Health & Medicine

Understanding gynecologic cancers is key to prevention

Awareness about cancer in women has been heightened in recent years, but we can never talk about it too much. While breast cancer detection and treatment tends to get the lion's share of media attention, gynecologic cancers also are worthy of our consideration.

The most recent statistics show that in 2009, 84,155 women in the United States were diagnosed with a gynecologic cancer, and 27,813 died from a form of the disease, according to the Centers for Disease Control and Prevention.

The five main types of cancer that affect female reproductive organs are ovarian, uterine, vaginal, vulvar and — the most preventable — cervical. A sixth type that affects the fallopian tubes is extremely rare.

Ovarian cancer is the eighth most common cancer and the fifth leading cause of cancer deaths. About 90 percent of women who get ovarian cancer are older than 40, with the largest number of cases occurring in women over age 60. Ovarian cancer causes more deaths than any other gynecologic cancer, but it accounts for only about 3 percent of all cancers in women.

Uterine cancer usually is found in women going through menopause. It is the fourth most common cancer in women in the United States and the most commonly diagnosed gynecologic cancer.

Vaginal cancer occurs in the hollow, tube-like channel between the bottom of the uterus and the outside of the body. Vulvar cancer arises in the outermost part of the female genitals and most often occurs on the inner edges of the labia. While all women are at risk for these cancers, they are very rare. Together, they account for only about 7 percent of all gynecologic cancers in the United States.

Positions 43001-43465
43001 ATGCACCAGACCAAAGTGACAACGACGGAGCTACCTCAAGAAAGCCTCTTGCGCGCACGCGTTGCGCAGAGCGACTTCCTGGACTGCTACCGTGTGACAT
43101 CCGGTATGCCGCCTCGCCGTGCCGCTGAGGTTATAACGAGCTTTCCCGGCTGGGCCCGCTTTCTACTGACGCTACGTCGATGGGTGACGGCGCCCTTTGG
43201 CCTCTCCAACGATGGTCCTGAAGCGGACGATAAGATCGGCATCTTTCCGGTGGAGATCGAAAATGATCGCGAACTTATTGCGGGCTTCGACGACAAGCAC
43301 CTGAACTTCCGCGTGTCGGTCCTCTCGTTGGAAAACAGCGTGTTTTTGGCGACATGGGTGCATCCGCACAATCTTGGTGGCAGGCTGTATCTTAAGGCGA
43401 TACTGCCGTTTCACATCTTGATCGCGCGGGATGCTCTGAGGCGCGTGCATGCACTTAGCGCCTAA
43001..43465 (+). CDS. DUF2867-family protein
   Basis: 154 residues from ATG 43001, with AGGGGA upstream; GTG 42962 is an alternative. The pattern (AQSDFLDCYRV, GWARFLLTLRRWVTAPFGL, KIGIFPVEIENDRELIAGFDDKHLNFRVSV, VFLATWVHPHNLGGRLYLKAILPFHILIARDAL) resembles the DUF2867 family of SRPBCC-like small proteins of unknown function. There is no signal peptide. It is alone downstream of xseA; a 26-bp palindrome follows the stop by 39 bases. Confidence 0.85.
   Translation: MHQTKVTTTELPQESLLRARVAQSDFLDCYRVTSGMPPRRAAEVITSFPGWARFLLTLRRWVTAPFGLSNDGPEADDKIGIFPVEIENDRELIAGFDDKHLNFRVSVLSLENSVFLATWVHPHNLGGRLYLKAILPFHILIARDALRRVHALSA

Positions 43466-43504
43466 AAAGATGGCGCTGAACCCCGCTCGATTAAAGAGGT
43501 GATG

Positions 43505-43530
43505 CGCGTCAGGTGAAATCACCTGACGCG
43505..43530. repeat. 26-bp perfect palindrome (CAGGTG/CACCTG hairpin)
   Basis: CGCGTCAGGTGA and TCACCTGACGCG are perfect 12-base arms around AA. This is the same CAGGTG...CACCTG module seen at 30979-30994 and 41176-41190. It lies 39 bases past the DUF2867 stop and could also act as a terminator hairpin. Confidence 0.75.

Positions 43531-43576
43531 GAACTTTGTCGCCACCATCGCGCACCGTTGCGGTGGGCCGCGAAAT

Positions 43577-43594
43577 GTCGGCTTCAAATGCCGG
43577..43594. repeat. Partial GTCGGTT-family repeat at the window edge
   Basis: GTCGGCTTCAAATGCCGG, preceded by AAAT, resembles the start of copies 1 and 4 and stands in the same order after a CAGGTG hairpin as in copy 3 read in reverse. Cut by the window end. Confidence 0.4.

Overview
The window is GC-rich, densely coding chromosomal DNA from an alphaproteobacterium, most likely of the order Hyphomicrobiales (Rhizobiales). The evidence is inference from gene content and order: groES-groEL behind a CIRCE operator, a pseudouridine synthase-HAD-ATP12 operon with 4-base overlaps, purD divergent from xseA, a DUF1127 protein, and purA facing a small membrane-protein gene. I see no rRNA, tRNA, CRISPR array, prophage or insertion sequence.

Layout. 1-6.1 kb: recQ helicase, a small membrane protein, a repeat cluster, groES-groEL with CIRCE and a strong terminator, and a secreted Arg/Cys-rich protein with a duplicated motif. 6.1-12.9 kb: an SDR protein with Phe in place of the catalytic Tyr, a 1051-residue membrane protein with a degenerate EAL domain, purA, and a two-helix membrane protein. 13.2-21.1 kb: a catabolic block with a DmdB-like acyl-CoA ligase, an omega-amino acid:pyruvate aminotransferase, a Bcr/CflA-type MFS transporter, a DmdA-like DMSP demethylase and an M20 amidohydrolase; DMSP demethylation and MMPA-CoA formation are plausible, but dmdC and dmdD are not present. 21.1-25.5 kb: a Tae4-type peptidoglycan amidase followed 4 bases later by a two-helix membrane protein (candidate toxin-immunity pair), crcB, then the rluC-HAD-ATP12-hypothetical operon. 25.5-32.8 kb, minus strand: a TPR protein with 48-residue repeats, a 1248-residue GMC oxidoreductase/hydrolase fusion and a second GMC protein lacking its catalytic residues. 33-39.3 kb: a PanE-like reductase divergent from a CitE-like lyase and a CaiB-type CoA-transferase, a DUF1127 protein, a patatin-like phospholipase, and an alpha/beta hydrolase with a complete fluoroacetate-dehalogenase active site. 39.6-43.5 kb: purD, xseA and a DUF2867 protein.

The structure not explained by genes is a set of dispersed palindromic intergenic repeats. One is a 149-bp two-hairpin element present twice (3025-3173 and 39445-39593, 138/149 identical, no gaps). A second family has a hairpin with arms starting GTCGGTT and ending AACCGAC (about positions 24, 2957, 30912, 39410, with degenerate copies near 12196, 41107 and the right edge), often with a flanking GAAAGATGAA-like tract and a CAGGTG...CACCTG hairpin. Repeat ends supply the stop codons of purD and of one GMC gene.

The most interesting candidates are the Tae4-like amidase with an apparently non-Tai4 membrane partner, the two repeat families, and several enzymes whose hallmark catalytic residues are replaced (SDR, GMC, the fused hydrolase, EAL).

Cervical cancer is one of the most highly preventable types of the disease because of the availability of effective screening tests and a vaccine that prevents human papillomavirus (HPV) infections. HPV is a common virus that is passed from one person to another during sex and is the main cause of cervical cancer.

All sexually active women are at risk for this type of cancer, but it occurs most often in those over age 30. Other factors that might increase your risk include: exposure to HPV, multiple sexual partners, early age at first intercourse, smoking, parity and immunosuppression.

A Pap smear is the most common screening used to detect the possible onset of cervical cancer. Quite simply, it is a microscopic examination of cells scraped from the opening of the cervix performed by an OB/GYN or primary care physician, usually during an annual physical. If any cells are abnormal, a secondary test will look for the presence of HPV, since this virus is what can cause these cell changes on the cervix. If both tests are negative, the risk for cervical cancer is very low and women can wait up to five years before another screening.

The best treatment is always prevention, and cervical cancer is one of the few cancers that may be entirely preventable because of a vaccine. HPV vaccines are given as a series of three shots over 6 months to protect against HPV infections. The vaccine is most beneficial to pre-teen girls and boys who have time to develop an immune response before becoming sexually active, but it is also recommended for teen girls and young women through age 26, as well as teen boys and young men through age 21.

All gynecologic cancers are highly treatable if detected in their early stages, so regular checkups are essential. If it's been awhile since your last exam or you are interested in learning more about the HPV vaccine, contact your ob/gyn. A simple screening today might save your life tomorrow.

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